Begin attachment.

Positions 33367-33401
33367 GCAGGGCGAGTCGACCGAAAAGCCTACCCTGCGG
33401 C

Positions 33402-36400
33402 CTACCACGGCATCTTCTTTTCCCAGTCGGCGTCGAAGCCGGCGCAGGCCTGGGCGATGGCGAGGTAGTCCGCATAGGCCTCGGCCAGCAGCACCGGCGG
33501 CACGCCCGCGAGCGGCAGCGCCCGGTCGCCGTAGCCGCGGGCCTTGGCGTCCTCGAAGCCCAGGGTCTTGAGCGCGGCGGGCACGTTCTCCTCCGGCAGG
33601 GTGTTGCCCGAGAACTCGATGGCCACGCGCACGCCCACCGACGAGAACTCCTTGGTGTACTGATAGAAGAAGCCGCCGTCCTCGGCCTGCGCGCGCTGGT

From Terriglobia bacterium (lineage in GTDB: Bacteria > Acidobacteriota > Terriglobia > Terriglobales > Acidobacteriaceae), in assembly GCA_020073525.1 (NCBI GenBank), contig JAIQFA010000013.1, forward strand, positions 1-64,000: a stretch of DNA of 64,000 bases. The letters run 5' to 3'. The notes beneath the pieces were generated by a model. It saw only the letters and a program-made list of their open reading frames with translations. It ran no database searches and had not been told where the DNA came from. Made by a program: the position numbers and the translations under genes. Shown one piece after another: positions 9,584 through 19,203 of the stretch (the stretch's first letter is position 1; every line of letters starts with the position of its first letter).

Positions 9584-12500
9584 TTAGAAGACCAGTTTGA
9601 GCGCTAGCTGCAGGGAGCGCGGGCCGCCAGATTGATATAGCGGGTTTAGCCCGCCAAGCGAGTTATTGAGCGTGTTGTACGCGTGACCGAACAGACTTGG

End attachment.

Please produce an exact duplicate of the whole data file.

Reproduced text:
Positions 33367-33401
33367 GCAGGGCGAGTCGACCGAAAAGCCTACCCTGCGG
33401 C

Positions 33402-36400
33402 CTACCACGGCATCTTCTTTTCCCAGTCGGCGTCGAAGCCGGCGCAGGCCTGGGCGATGGCGAGGTAGTCCGCATAGGCCTCGGCCAGCAGCACCGGCGG
33501 CACGCCCGCGAGCGGCAGCGCCCGGTCGCCGTAGCCGCGGGCCTTGGCGTCCTCGAAGCCCAGGGTCTTGAGCGCGGCGGGCACGTTCTCCTCCGGCAGG
33601 GTGTTGCCCGAGAACTCGATGGCCACGCGCACGCCCACCGACGAGAACTCCTTGGTGTACTGATAGAAGAAGCCGCCGTCCTCGGCCTGCGCGCGCTGGT

From Terriglobia bacterium (lineage in GTDB: Bacteria > Acidobacteriota > Terriglobia > Terriglobales > Acidobacteriaceae), in assembly GCA_020073525.1 (NCBI GenBank), contig JAIQFA010000013.1, forward strand, positions 1-64,000: a stretch of DNA of 64,000 bases. The letters run 5' to 3'. The notes beneath the pieces were generated by a model. It saw only the letters and a program-made list of their open reading frames with translations. It ran no database searches and had not been told where the DNA came from. Made by a program: the position numbers and the translations under genes. Shown one piece after another: positions 9,584 through 19,203 of the stretch (the stretch's first letter is position 1; every line of letters starts with the position of its first letter).

Positions 9584-12500
9584 TTAGAAGACCAGTTTGA
9601 GCGCTAGCTGCAGGGAGCGCGGGCCGCCAGATTGATATAGCGGGTTTAGCCCGCCAAGCGAGTTATTGAGCGTGTTGTACGCGTGACCGAACAGACTTGG